Carbide Tipped Coolant Fed Reamer with straight flutesToday we are going to focus specifically on reamers. Reamers are used to produce accurate sized holes with surface finishes that are typically smoother than drilling or boring. A typical reaming job involves drilling or boring the hole to be sized leaving two – three percent of the finish diameter for reaming.  So, a 0.5000” diameter chucking reamer should be used to ream a hole that has been roughed to between 0.4850” and 0.4900” in diameter in order to leave adequate material to finish the hole to a diameter of 0.5000” (0.5000*0.97=0.4850 and 0.5000*0.98=0.4900).  Speeds and feeds play an important role in the performance of the reamer. Speeds and feeds change with the type of material being reamed (i.e. non-ferrous, cast iron, steel, etc.) as well as the hardness of the material being reamed. 

 No matter what material you are reaming, the formulas remain the same:

RPM = (SFPM*3.82)
         (TOOL DIAMETER)



RPM = Rotations Per Minute
SFPM = Surface Feet Per Minute
TOOL DIAMETER = Diameter of the cutter in inches
IPM = Inches Per Minute
IPT = Inches Per Tooth
IPR=Inches Per Revolution

Whether you use carbide tipped, solid carbide or HSS reamers use the reamer manufacture’s speeds and feed chart for surface foot per minute (SFPM) recommendations in the materials and hardness you intend to ream. Here is a link to a reaming speeds and feeds chart for carbide tipped reamers.  There are two charts: one for reaming dry (no coolant) and one for reaming with coolant.

 For reaming most materials carbide tipped reamers provide a high performance solution. The reaming speeds and feeds chart referenced above provides the appropriate SFPM and IPR for most common materials.  When reaming diameters less than approximately 0.1560”, solid carbide or high speed steel reamers are recommended over carbide tipped reamers. This is primarily due to the structural design of carbide tipped reamers vs. solid carbide reamers. Carbide tipped reamers consist of a steel body with carbide tips bonded (brazed) to the steel body.  The reamer is then sharpened to design specifications. Reamers less than 0.1560” in diameter do not provide enough mass to bond the carbide tip to the tool steel body.  This makes solid carbide or high speed steel reamers a better choice when reaming small holes.  If high performance and/or long production runs are required choose solid carbide reamers for small hole diameters.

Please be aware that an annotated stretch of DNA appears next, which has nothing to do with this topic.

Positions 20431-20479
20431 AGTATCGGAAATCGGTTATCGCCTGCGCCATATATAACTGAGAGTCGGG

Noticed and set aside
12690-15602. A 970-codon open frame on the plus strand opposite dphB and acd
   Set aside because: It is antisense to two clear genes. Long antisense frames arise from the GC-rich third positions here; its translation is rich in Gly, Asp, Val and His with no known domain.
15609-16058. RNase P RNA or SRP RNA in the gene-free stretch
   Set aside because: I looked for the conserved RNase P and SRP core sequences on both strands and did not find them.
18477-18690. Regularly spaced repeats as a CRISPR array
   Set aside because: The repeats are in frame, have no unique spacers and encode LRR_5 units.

Carbide is typically more expensive than steel.  As a result it is more economical in larger diameters to use a carbide tipped reamer rather then a solid carbide reamer.  Another advantage carbide tipped reamers hold over solid carbide reamers is that carbide is brittle.  When using carbide tipped reamers the tool steel body can absorb shock loads better than a solid carbide reamer with the same dimensions. Carbide is brittle and has a tendency to break rather then bend. The steel body of the carbide tipped reamer has more of a tendency to bend slightly rather than just breaking.

Here is a link to Super Tool’s Carbide Tipped Reamers.  Here’s a link to Super Tool’s Solid Carbide Reamers.

Check back with us next week.  If you have any questions or comments about reaming speeds and feeds or any other cutting tools feel free to leave us a comment here on our blog or on Super Tool’s Contact Us Page.

Bryan Enander
Super Tool, Inc.